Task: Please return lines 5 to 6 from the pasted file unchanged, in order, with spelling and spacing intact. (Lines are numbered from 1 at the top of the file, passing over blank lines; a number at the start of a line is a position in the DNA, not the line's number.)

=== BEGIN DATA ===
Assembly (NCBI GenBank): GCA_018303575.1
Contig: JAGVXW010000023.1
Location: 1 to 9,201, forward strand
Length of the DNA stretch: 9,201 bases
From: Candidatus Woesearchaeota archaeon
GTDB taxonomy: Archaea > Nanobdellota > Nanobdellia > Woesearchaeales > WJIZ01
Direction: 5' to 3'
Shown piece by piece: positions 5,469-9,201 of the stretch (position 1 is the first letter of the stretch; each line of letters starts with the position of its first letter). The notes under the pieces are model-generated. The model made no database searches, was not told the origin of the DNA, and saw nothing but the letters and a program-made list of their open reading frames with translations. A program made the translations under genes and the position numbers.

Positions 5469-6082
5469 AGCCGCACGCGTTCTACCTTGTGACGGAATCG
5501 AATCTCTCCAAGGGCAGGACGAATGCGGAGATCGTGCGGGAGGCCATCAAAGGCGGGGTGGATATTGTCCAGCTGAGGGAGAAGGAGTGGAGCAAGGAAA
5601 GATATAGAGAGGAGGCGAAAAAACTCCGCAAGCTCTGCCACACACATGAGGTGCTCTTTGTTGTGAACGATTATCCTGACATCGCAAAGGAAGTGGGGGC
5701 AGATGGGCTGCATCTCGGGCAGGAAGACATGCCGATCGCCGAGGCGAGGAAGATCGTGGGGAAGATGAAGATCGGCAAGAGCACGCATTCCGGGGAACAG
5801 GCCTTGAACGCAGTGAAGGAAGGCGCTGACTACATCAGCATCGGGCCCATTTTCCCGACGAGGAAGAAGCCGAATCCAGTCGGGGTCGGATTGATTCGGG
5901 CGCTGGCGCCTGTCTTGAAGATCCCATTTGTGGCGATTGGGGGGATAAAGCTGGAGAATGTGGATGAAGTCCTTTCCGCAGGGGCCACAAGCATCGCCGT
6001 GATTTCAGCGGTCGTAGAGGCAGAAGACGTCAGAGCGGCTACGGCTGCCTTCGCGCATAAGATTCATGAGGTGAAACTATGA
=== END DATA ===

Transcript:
From: Candidatus Woesearchaeota archaeon
GTDB taxonomy: Archaea > Nanobdellota > Nanobdellia > Woesearchaeales > WJIZ01